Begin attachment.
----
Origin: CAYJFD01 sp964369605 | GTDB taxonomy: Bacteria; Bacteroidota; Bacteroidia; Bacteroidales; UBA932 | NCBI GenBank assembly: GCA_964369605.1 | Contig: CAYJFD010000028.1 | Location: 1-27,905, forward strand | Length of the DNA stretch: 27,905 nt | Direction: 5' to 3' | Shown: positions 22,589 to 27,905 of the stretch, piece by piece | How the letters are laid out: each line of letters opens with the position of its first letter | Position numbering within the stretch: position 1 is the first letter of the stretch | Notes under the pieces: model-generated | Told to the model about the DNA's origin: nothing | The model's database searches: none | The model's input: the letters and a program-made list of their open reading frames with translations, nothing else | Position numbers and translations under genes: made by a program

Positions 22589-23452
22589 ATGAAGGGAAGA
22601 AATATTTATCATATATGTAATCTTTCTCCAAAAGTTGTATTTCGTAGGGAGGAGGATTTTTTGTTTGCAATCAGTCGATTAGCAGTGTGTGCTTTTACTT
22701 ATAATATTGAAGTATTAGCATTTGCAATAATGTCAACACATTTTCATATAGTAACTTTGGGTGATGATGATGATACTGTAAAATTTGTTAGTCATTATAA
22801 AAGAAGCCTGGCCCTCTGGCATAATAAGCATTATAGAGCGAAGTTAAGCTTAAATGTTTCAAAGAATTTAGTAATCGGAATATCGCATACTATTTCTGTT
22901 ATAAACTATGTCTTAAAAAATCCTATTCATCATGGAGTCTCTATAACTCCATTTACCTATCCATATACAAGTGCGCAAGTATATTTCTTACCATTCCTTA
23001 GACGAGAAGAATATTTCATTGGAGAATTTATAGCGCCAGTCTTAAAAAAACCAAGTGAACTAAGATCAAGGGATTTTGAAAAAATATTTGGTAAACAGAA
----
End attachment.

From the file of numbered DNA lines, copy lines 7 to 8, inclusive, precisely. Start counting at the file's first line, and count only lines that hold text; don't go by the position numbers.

22901 ATAAACTATGTCTTAAAAAATCCTATTCATCATGGAGTCTCTATAACTCCATTTACCTATCCATATACAAGTGCGCAAGTATATTTCTTACCATTCCTTA
23001 GACGAGAAGAATATTTCATTGGAGAATTTATAGCGCCAGTCTTAAAAAAACCAAGTGAACTAAGATCAAGGGATTTTGAAAAAATATTTGGTAAACAGAA